to tub or not to tub

I’ve been conducting detailed anthropological studies by watching an ungodly number of Househunter episodes on HGTV and have come to this conclusion: Everyone wants a tub in their master bath. From the 19-year-old skater dude all the way up to the 85-year-old grandma, folks expect a tub in their on-suite, whether they plan to use it or not.

The Architect has broached the subject of not having a tub in our master. It takes too much room for something that doesn’t get used much. Therefore, one of the trends in modern home construction is just having a shower in the master (there’s always a tub/shower get-up for the other bedrooms, of course). When was the last time you took a bath? he asked. Good question. In our house, my last bath occurred circa 1995. My bride’s last bath was prolly about the same time. For the record, it was not a shared bath.

Given that fact, I’d be ready to proudly shout “No tub!!!”, but I’m not there. In part because my detailed anthropologic studies suggest no tub could mean no sale when the house goes on the market some distant day. The other part is my love of modern stand-alone tubs. They’re like sculpture! Gorgeous with a capital G. Perhaps a standalone tub instead of our current clawfoot/shower with its substantial prep for tub time will lure more time with the rubber ducky. Perhaps.

“To tub or not to tub?” That is the question. I think the answer is: “Tub”.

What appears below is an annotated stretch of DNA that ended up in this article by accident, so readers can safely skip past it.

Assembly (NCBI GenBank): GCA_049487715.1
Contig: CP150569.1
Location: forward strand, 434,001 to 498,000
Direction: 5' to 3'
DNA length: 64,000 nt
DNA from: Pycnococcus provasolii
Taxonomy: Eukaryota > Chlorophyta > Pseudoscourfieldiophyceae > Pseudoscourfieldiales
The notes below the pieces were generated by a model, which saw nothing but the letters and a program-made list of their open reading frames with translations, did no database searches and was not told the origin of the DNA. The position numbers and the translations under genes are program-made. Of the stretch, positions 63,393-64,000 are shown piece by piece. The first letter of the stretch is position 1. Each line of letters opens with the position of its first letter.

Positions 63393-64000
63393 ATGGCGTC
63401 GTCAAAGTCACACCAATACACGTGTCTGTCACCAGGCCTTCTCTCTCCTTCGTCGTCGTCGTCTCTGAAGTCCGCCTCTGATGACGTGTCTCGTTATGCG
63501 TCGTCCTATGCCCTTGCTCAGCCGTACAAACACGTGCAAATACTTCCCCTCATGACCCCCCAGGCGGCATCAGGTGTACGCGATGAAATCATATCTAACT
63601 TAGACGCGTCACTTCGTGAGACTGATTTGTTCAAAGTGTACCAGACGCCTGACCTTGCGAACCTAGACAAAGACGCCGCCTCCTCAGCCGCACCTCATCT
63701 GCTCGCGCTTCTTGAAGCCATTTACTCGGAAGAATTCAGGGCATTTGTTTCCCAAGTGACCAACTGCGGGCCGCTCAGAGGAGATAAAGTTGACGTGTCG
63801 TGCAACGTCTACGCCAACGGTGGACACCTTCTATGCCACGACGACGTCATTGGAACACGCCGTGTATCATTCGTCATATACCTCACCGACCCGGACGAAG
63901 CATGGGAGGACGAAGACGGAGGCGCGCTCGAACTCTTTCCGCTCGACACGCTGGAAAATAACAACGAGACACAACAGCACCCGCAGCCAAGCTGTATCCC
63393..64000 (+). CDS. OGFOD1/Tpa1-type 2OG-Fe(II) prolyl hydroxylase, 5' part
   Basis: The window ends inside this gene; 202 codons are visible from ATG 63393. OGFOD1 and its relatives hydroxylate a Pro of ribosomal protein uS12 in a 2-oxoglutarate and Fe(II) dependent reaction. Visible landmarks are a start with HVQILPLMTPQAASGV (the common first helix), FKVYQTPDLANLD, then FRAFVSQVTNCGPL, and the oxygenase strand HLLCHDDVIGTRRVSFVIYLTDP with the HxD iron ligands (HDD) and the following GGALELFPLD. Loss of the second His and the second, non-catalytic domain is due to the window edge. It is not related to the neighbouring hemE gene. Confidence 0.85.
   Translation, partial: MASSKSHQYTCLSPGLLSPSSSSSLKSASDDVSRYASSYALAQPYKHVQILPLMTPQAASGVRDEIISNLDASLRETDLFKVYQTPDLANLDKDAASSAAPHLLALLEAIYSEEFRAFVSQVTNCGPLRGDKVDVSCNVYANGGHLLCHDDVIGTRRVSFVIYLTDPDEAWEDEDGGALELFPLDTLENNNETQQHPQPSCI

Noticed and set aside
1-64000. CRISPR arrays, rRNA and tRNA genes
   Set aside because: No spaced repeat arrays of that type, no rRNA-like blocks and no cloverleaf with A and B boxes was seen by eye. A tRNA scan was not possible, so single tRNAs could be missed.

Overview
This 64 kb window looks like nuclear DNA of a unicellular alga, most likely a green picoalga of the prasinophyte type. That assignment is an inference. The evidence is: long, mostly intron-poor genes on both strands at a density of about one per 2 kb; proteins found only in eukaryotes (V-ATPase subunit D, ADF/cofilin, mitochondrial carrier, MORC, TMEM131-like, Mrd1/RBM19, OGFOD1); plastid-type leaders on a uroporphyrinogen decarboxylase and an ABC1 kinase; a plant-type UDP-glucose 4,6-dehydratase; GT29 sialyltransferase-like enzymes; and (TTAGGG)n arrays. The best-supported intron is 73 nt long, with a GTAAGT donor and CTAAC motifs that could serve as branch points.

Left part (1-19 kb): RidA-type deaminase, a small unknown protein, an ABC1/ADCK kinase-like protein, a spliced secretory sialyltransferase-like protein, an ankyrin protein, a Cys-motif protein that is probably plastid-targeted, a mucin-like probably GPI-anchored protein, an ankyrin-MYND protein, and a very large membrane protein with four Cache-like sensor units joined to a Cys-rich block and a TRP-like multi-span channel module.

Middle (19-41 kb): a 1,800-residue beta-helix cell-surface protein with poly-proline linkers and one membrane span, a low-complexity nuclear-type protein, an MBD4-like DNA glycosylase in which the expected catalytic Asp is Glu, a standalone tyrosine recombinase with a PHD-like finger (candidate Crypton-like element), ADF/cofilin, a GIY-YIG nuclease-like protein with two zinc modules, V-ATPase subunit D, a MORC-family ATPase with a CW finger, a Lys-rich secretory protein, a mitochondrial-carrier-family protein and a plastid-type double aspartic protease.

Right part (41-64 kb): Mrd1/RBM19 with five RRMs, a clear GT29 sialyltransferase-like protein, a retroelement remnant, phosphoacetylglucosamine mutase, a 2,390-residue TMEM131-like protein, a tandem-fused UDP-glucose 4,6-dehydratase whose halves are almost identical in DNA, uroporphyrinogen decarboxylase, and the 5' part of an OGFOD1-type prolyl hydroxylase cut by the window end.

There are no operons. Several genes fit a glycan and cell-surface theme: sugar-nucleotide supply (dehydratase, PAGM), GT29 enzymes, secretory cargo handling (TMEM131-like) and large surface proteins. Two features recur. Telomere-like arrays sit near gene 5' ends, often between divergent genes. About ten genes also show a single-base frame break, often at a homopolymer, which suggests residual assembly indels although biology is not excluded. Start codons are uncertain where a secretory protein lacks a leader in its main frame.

to tub or not to tub: part deaux


haiku for the book “the provident planner” by roger rasbach

That seventies book
When shag carpet was the king
And toilets were low

A pal recommended that I read this book published in 1976 by a Texas mid-century modern maven. His houses are known for being extremely energy efficient and are sought after in San Antonio and Houston. The book? A bit of “meh” (with touches of Frank Lloyd Wright arrogance). By the end of the book, I wanted to slap Mr. Rasbach for starting so many of his sentences with the I’m-looking-down-my-nose-at-you phrases of “The Provident Planner would…” or “The Provident Planner should…” or “The Provident Planner will always…”. Perhaps it’s a product of its time, but it irritated the holy providence out of me.

Nonetheless, Rasbach preaches what amounts to modern green building. Place your house considering solar, use local materials, build for generations instead of a few years, build a livable home. His thoughts on the livable home were of most interest to me, such as: Place your light switches at doorknob height (the height most switches are at these days is dictated by when light switches used to be dangerous and people wanted to keep them away from the children), put your bathroom counter at 36 inches and your kitchen counter at 37 inches, the toe space beneath kitchen cabinets should be 6 inches, base cabinets should be 36 inches deep, and toilet seats should be higher (More leverage! More leverage!).